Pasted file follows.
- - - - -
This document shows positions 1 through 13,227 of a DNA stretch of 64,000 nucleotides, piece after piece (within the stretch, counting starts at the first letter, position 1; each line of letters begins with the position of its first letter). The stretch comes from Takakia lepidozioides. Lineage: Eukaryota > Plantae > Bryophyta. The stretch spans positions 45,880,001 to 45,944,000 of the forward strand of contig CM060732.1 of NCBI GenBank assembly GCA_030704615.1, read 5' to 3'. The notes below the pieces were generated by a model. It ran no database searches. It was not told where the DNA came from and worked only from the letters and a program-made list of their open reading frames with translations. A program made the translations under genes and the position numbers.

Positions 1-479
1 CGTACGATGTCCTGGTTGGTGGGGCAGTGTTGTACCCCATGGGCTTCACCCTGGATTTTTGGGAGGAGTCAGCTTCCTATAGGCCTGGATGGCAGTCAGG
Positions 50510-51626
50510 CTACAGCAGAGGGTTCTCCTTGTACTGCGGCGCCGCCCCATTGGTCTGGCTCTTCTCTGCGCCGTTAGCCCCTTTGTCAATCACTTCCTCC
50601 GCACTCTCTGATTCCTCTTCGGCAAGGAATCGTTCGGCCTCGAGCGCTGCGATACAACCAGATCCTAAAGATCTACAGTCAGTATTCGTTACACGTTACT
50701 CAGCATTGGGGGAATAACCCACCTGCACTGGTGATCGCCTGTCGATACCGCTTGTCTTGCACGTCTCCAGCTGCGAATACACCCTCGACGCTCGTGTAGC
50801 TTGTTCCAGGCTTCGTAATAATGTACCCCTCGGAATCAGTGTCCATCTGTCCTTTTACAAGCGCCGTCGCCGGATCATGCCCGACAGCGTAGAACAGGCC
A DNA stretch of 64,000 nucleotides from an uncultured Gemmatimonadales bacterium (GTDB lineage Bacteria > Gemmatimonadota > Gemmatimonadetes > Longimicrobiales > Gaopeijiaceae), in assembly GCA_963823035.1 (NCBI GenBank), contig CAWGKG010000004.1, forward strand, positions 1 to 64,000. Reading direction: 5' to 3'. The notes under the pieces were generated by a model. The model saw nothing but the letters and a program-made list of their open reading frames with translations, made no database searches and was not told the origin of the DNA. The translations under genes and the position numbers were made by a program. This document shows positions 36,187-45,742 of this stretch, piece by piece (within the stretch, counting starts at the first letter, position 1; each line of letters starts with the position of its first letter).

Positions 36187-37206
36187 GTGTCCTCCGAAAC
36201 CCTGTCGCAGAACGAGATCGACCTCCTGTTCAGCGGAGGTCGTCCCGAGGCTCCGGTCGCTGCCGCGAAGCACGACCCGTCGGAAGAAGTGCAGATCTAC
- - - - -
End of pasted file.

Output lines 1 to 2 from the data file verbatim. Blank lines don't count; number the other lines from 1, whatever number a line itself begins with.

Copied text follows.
This document shows positions 1 through 13,227 of a DNA stretch of 64,000 nucleotides, piece after piece (within the stretch, counting starts at the first letter, position 1; each line of letters begins with the position of its first letter). The stretch comes from Takakia lepidozioides. Lineage: Eukaryota > Plantae > Bryophyta. The stretch spans positions 45,880,001 to 45,944,000 of the forward strand of contig CM060732.1 of NCBI GenBank assembly GCA_030704615.1, read 5' to 3'. The notes below the pieces were generated by a model. It ran no database searches. It was not told where the DNA came from and worked only from the letters and a program-made list of their open reading frames with translations. A program made the translations under genes and the position numbers.

Positions 1-479